- Progress to firming your abdominal muscles by sitting on the ball with feet apart. As you exhale, tighten your belly below the navel, starting with your pelvic floor, lifting gently upwards and feeling your stomach becoming firm. Hold for 5 breaths before relaxing the muscles on an in breath. When you find this easy, sit on the ball and ensure that your lower back is not over- arching. Once you begin to feel the lift within the spine, tighten your belly as above and slowly lift one arm. Ensure that your shoulder blades do not lift. Try not to wobble and progress with both arms together and repeat 5 times (floating arms).
- Lie on your back with your legs resting over the ball and your head supported on a folded blanket or a cushion to prevent any arching of the neck. Place your hands lightly on your belly and breathe in slowly. As you breathe out, engage your pelvic floor and lift it upwards, feeling your abdominal muscles tighten gently. Rock your knees very slightly to the right (maximum 2 inches). Pause for a moment and take in a full breath, releasing your tummy muscles. Then, as your breathe out, engage your pelvic floor, lifting to make contact with your deep abdominal muscles before bringing your knees back to centre. Pause once more, breathing softly and steadily before repeating on the opposite side.
- The ball can be used to calm and soothe your baby. Simply sit on the ball with your baby and gently bounce or sway rhythmically. In this way the mother or father can have freedom of movement support to their backs whilst keeping the shoulders more relaxed and is an excellent aid to comforting your baby.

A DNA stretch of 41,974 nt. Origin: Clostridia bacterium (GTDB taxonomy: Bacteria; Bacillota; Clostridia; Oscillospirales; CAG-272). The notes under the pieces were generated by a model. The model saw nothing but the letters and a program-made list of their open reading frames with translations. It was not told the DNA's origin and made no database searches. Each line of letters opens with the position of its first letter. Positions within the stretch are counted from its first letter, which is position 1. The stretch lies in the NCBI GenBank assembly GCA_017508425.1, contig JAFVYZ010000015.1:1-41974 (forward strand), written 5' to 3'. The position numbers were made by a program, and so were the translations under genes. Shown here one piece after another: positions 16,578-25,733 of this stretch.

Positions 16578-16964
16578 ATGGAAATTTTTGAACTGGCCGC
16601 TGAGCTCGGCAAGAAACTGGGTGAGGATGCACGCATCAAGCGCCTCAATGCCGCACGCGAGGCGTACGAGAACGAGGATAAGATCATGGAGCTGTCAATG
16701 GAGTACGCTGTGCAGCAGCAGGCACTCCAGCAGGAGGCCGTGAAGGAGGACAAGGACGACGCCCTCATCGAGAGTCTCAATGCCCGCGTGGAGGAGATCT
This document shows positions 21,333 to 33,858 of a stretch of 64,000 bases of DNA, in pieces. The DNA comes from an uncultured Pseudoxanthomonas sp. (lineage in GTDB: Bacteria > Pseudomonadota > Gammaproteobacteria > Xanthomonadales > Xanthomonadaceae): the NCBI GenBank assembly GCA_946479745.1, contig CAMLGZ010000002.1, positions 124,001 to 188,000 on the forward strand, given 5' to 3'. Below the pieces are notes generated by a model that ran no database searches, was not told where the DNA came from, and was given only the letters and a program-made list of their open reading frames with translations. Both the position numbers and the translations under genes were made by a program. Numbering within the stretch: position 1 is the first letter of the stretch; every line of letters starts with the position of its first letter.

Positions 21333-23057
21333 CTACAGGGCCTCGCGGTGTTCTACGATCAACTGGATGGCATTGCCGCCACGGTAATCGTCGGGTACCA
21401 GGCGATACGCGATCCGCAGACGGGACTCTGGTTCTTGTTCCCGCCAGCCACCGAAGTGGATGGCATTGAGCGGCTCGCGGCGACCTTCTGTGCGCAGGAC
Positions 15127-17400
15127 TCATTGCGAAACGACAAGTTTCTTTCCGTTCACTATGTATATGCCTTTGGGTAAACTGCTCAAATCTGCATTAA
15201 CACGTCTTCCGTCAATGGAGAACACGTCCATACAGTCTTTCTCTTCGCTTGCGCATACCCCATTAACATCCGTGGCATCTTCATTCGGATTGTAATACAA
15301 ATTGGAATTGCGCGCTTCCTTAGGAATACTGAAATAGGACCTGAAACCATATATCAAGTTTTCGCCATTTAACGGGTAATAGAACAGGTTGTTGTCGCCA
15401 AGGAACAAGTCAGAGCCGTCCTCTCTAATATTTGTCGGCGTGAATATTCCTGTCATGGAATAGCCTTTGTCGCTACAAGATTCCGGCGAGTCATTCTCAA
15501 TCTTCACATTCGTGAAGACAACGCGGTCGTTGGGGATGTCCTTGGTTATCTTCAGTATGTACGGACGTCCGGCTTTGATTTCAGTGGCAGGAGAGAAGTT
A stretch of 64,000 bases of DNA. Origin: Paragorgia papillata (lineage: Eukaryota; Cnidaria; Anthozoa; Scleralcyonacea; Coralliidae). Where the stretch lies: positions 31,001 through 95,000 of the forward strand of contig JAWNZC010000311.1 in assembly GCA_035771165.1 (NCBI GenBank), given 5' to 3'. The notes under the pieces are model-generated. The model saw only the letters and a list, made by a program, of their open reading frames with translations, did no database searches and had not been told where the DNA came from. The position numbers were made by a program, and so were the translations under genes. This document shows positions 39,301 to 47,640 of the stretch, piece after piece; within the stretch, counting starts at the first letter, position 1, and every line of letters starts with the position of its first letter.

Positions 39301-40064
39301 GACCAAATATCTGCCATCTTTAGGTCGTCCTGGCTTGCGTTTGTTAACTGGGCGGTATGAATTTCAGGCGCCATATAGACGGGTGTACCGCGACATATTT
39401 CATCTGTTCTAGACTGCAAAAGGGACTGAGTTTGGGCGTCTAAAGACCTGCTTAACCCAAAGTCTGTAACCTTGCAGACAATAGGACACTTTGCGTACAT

- Some babies gain relief from colic by being placed on their stomach, face down with a firm hand at their back for support. Then gently roll the ball back and forth. The pressure on the baby’s abdomen appears to help with abdominal cramping.
- Siblings love the ball too!
In The same way the ball if properly inflated can bring support and comfort to the spine, the ball can be a useful seat for a midwife attending a home or hospital birth so that she can sit and observe the labouring woman.
Anderson T. (1998) Me and my birth ball The Practising Midwife September 1998 vol 1 no9 pp38
Johnston J. (1997) Big Balls and Birthing Australian College of Midwives (Victorian Branch) Open Line
Winter 1997 vol 5 no3 pp7
Perez P.G. (2000) Birth Balls: use of physical therapy balls in maternity care Cutting Edge Press
Pucher M. Guide to the exercises with the Original PEZZI ball Ledragomma
Shallow H. (2003) My rolling programme: The birth ball: ten years experience of using the physiotherapy ball for labouring women MIDIRS Midwifery Digest vol 13 no1 March 2003 pp28-30
Stocker Margarethe (2003) Lead Physiotherapist, Royal Cornhill Hospital, Aberdeen
Sutton J. (2001) Let Birth be Born Again Birth Concepts UK